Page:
Internet access to Salvia divinorum: Implications for policy, prevention, and treatment

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This study determined the degree to which Salvia divinorum, a potent hallucinogenic drug that is legal in most U.S. jurisdictions, is being proffered for sale over the Internet and how it is being characterized on popular Web sites. Search results revealed that between one half and two thirds (58%) of the Web sites either offered to sell S. divinorum or linked to other Web sites offering to sell the drug and that more than three quarters (78%) of the Web sites advocated for its use. Many of the statements issued on the Web sites were erroneous or falsely interpreted the absence of scientific data on the possible side effects of S. divinorum as evidence that no side effect exists. The portrayal and availability of S. divinorum on the Internet are similar to those of other illicit and prescription drugs of abuse. However, much less is known about the short- and long-term effects of this novel drug. Consequently, there is little basis to contradict the many Web sites that encourage its use. Implications for drug policy, prevention, and treatment are discussed. © 2008.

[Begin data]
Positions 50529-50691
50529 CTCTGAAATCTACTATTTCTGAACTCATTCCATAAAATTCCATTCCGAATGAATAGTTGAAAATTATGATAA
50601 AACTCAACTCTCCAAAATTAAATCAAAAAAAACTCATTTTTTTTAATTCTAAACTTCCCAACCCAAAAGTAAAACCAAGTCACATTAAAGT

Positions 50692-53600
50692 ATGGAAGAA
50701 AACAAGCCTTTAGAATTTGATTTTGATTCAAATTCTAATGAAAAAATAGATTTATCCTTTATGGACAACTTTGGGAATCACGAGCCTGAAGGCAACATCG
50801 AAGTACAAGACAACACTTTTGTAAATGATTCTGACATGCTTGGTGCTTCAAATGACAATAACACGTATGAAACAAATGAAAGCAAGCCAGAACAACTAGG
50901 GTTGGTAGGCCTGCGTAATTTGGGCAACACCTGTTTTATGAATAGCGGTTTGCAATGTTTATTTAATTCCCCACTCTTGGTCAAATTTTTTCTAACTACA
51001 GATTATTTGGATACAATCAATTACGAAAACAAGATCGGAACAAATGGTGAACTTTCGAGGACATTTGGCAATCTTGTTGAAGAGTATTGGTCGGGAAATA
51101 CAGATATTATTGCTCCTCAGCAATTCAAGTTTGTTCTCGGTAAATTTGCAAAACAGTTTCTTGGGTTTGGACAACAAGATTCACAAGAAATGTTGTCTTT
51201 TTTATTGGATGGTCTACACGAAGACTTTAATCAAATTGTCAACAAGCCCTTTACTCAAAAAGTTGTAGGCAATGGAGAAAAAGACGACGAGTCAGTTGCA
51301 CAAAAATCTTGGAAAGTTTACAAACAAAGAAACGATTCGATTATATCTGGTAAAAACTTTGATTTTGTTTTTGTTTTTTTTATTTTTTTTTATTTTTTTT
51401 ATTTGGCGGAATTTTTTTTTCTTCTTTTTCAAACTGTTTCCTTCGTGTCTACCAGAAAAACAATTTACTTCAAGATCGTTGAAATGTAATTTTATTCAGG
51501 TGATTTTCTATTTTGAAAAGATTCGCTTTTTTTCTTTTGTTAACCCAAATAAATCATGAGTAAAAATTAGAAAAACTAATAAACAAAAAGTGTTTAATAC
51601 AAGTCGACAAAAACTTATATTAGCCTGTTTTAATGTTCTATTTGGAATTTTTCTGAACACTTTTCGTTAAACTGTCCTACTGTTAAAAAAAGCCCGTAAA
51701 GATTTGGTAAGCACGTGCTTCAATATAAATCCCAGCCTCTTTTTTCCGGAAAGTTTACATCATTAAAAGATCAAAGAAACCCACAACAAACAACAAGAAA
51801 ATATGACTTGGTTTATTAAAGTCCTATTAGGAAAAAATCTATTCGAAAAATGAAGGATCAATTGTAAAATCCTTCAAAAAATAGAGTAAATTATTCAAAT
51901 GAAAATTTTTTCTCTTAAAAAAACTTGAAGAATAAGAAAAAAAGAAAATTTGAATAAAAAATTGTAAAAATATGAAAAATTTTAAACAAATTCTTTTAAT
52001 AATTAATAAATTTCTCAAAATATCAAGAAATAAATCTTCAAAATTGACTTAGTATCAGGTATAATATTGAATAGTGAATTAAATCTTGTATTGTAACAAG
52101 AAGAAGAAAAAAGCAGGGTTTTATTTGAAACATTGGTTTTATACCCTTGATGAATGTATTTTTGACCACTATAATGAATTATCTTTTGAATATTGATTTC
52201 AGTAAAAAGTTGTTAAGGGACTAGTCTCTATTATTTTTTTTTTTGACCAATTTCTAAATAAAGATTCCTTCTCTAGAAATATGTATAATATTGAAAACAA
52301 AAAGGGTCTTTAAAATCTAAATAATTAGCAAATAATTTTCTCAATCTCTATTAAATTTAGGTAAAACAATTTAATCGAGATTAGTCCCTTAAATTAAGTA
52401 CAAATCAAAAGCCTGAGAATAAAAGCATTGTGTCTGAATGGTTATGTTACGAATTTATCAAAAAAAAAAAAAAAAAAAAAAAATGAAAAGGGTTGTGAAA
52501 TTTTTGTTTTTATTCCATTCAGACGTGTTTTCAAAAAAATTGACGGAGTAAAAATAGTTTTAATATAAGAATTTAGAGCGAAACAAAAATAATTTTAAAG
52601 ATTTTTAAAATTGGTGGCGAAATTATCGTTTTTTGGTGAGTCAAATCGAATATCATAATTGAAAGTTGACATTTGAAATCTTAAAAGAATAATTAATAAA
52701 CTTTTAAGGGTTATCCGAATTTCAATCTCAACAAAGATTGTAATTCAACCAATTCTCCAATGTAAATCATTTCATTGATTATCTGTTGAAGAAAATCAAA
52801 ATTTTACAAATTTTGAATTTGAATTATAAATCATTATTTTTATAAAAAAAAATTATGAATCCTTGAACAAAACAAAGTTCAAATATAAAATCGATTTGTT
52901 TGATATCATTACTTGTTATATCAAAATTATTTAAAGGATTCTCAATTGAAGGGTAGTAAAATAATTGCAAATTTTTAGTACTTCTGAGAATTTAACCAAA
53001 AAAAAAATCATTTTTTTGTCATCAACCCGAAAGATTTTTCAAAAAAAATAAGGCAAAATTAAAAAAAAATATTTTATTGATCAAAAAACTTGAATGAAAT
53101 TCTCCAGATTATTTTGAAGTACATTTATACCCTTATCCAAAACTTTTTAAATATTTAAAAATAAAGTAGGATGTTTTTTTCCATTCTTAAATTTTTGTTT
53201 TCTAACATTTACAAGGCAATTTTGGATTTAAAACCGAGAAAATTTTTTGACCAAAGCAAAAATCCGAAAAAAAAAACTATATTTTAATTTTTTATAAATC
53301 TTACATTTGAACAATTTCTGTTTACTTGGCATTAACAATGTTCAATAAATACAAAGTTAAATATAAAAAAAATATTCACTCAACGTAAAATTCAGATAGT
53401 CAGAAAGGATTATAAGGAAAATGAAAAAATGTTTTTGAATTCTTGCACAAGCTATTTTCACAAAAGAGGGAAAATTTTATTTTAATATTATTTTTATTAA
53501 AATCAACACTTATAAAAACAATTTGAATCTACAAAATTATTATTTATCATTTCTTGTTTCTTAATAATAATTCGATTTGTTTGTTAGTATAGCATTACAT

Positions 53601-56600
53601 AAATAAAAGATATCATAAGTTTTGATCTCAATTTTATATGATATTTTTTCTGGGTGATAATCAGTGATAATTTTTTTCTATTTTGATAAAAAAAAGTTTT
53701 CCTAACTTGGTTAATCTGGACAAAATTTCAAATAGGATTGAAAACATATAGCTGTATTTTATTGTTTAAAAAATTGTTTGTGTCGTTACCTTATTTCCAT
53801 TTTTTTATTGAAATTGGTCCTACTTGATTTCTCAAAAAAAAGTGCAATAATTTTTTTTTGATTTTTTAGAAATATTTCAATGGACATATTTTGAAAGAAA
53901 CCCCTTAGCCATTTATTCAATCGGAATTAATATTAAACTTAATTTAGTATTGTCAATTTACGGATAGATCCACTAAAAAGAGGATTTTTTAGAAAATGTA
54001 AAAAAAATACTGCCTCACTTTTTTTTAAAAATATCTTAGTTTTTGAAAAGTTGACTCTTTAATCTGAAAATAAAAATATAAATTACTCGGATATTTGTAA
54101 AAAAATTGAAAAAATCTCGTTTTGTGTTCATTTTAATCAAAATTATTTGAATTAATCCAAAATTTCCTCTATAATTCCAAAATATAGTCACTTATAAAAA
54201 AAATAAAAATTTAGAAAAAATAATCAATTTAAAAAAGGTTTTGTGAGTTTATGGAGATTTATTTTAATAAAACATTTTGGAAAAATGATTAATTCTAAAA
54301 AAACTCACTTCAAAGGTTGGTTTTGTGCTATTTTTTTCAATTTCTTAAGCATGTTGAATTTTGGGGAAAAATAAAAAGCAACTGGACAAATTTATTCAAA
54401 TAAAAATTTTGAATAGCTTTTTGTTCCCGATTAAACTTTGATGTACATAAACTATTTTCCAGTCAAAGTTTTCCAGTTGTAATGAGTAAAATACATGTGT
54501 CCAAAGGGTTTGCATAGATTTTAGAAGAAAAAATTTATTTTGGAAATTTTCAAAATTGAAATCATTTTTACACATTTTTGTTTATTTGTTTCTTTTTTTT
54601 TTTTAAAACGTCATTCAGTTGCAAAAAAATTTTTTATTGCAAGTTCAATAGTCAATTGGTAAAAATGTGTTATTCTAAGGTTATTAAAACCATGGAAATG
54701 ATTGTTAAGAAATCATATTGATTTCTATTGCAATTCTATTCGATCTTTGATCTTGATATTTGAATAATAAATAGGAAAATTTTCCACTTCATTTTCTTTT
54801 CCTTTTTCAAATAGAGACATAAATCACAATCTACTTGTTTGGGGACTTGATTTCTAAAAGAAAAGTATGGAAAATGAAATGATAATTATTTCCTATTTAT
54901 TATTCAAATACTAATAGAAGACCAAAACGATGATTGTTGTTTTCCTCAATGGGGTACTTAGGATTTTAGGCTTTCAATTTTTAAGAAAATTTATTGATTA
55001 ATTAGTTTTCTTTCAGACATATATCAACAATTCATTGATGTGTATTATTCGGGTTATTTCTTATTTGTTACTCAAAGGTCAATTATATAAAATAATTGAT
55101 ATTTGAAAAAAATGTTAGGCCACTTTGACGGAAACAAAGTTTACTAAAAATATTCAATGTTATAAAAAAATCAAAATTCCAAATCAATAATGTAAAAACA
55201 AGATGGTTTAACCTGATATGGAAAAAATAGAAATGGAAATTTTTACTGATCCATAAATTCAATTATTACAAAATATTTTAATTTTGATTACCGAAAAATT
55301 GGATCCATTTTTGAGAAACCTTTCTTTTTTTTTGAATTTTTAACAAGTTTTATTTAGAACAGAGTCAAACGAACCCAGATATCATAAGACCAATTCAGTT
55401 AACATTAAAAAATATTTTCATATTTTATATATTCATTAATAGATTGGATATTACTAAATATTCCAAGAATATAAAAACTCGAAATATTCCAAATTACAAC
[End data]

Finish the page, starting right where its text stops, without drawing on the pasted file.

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Journal of substance abuse treatment





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This article was published in Journal of substance abuse treatment, Volume 35, Issue 1.

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Copyright © 2008.

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